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How to Write Growth-Focused Restaurant Job Listings

Zachary Fagenson
Zachary Fagenson
Restaurant Server
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The profitability and growth of restaurant companies are directly linked to the success of their employees. And by success, it’s not their ability to perform flawlessly during any shift in the kitchen or upsell like a pro. Employee success means consistent growth and improvement over a sustained amount of time.  

This is no easy feat in the restaurant industry, where turnover is 5.4%, double that of the national average and other industries. However employee turnover comes at a high price. According to Black Box Intelligence, the average cost in 2021 was $1,869 per hourly employee. For manager-level staff, that number can climb far higher.  

Getting it Right  

Sustaining restaurant growth and profitability means fostering employee growth, and doing so requires not only training programs and upward mobility but hiring the right people for every single position. That process starts with job listings, which seem simple, but should be deeply strategic.  

To write growth-focused job postings, restaurant leaders must not only explain the role and responsibilities of each position but should also include company culture, core values, competitive compensation and benefits, opportunities for education and advancement for high achievers, and that each position can be the beginning of a career path.  

Culture & Core Values  

Both of these are important to include, if only briefly, in growth-focused job descriptions. Your core values should sit at the heart of your business and, if conceptualized and written correctly, should guide everything you as a leader and everyone in your company does. To develop your core values, think about your personal and professional values, how they apply to your business, and how they translate. Think about what is important not only as a founder, owner, operator, or director but what matters most to your guests and staff.   

Your culture should grow from these values, and it must be alive and well before you can promote it. For growth-focused job postings, discuss how your culture encourages growth and mentorship. Many cooks seek training and development because working in kitchens with strong mentorship can be a kind of culinary school. When your employees have opportunities for growth through new skills, they are more likely to stick around, improve, grow, and drive your growth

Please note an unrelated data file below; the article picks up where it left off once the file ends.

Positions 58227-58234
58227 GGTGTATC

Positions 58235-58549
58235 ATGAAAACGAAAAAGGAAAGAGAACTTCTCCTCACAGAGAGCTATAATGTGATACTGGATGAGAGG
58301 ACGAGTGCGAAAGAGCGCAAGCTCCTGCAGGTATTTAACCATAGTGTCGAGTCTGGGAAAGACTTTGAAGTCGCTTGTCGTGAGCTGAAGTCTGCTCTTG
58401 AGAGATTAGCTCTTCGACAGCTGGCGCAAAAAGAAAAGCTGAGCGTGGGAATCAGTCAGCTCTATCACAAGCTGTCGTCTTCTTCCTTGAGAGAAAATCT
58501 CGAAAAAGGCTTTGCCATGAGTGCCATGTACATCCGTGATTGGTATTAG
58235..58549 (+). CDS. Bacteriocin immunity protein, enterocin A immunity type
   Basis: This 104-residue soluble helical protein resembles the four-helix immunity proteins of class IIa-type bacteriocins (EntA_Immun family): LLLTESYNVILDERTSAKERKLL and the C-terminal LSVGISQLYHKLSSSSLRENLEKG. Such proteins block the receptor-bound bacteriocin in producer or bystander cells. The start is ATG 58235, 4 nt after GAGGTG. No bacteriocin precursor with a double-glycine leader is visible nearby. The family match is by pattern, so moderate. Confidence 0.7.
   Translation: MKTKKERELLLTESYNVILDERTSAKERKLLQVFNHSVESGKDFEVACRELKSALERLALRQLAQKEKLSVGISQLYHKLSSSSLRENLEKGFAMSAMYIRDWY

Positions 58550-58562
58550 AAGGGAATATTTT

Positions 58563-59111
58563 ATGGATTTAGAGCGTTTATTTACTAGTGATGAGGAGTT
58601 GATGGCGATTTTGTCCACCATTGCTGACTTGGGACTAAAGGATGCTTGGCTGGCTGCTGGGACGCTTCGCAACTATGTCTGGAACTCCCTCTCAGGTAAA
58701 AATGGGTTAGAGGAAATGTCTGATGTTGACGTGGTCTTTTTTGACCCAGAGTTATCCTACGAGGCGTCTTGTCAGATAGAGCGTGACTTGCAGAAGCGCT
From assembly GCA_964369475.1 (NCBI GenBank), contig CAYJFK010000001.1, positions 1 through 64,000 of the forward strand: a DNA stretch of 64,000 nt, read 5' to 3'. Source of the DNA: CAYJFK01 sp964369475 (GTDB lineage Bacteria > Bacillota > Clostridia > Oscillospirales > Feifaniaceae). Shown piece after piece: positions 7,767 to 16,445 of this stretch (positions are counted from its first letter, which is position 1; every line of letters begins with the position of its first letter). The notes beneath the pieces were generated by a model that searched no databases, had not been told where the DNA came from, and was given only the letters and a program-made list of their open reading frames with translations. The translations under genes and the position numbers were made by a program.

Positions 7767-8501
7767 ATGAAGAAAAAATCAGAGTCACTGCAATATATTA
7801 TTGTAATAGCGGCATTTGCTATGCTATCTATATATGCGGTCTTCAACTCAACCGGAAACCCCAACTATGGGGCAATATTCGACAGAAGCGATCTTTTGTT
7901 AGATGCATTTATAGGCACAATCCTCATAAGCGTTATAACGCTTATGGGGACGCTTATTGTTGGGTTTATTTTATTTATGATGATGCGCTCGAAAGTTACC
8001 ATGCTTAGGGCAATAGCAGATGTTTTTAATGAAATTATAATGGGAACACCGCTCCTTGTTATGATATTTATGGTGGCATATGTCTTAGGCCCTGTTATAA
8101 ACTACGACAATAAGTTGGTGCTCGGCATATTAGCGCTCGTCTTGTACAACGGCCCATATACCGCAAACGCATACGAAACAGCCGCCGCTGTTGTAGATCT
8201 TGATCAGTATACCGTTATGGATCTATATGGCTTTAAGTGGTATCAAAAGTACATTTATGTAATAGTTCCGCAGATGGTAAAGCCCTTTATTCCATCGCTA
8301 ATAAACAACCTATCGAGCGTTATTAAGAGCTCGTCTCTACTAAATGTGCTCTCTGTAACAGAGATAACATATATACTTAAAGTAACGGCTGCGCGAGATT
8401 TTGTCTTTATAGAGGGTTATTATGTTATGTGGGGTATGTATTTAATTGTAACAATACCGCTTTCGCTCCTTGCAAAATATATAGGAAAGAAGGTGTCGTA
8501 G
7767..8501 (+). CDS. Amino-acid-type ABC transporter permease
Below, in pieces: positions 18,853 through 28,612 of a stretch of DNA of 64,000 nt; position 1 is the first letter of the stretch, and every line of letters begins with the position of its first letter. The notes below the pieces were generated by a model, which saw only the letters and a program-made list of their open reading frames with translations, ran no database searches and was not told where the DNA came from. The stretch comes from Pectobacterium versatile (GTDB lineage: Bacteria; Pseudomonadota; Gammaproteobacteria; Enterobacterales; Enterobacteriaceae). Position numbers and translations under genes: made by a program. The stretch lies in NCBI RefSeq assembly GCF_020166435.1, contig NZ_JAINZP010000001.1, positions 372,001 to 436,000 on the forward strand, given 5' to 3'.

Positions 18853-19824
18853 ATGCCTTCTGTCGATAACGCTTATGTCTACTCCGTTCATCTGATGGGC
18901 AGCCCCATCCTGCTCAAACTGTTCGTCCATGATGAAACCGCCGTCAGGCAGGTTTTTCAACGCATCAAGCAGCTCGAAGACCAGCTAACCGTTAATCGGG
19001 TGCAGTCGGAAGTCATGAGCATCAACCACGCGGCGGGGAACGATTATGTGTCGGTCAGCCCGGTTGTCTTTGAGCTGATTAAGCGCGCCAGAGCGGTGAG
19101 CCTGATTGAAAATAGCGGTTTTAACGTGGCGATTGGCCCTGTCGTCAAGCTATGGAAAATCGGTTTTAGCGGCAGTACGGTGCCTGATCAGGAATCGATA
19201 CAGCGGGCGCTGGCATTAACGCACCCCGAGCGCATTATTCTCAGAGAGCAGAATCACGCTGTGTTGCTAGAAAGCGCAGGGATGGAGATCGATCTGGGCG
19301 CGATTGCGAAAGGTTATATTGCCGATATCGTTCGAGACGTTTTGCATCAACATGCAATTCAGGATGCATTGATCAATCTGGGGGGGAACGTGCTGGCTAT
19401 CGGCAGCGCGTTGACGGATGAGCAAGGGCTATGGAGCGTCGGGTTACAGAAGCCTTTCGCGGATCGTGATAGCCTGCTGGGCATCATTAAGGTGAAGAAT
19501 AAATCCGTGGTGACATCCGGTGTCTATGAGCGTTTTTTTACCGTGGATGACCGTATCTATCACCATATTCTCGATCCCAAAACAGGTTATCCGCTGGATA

Offer Competitive Compensation & Benefits  

The combination of new minimum wage laws and the now narrowing labor shortage spurred by the pandemic led to a long-term shift in restaurant work compensation. Wages and benefits nationwide are up, with many companies offering pay far beyond competitors to attract staff.   

Growth-minded staff are more likely to stick around for the long term (because of your culture and growth opportunities) are also looking for compensation to match. All your job postings should specifically list salary and wage information and any benefits or bonuses available. If you offer wages and benefits that stand out in the industry, make sure to make this information as straightforward as possible.  

Emphasize Growth Potential  

While potential employees care about details like pay and company culture, many also care deeply about growth opportunities.   

Informing potential staff that your business offers opportunities to advance in the restaurant industry can help change the perception of restaurant work and help you attract best-in-class applicants. By investing in your employees as long-term team members rather than just hourly staff, you can build and grow with a loyal, dedicated workforce.   

Inform applicants of potential opportunities and training that will set them up for success in future restaurant management roles. Emphasize in your job listing that your organization offers the chance for employees to become proficient in different operational areas while connecting training tasks with the restaurant’s success.   

Make sure to communicate that cross-training isn’t just another job responsibility that you are attaching to their roles but a long-term investment in their knowledge, expertise, and capabilities.  

Announcing this from the get-go helps you build a pipeline of future managers. By investing in your employees’ expertise, you are signaling that you are invested in their long-term success, which will benefit your company and guests. Finally, cross-training can help alleviate management’s workload, allowing them to focus on what’s important, have a better work-life balance, and ultimately be more productive.  

Conclusion  

With restaurant staff needs continuing to outpace supply, leaders must strike a careful balance between filling open positions to ensure continued operations and hiring the right people. By creating growth-focused job listings that communicate the basics and the company’s larger culture and growth opportunities, restaurant owners, operators, and managers can ensure day-to-day success while attracting ambitious individuals who want to build their skills into a true careers and grow alongside your business.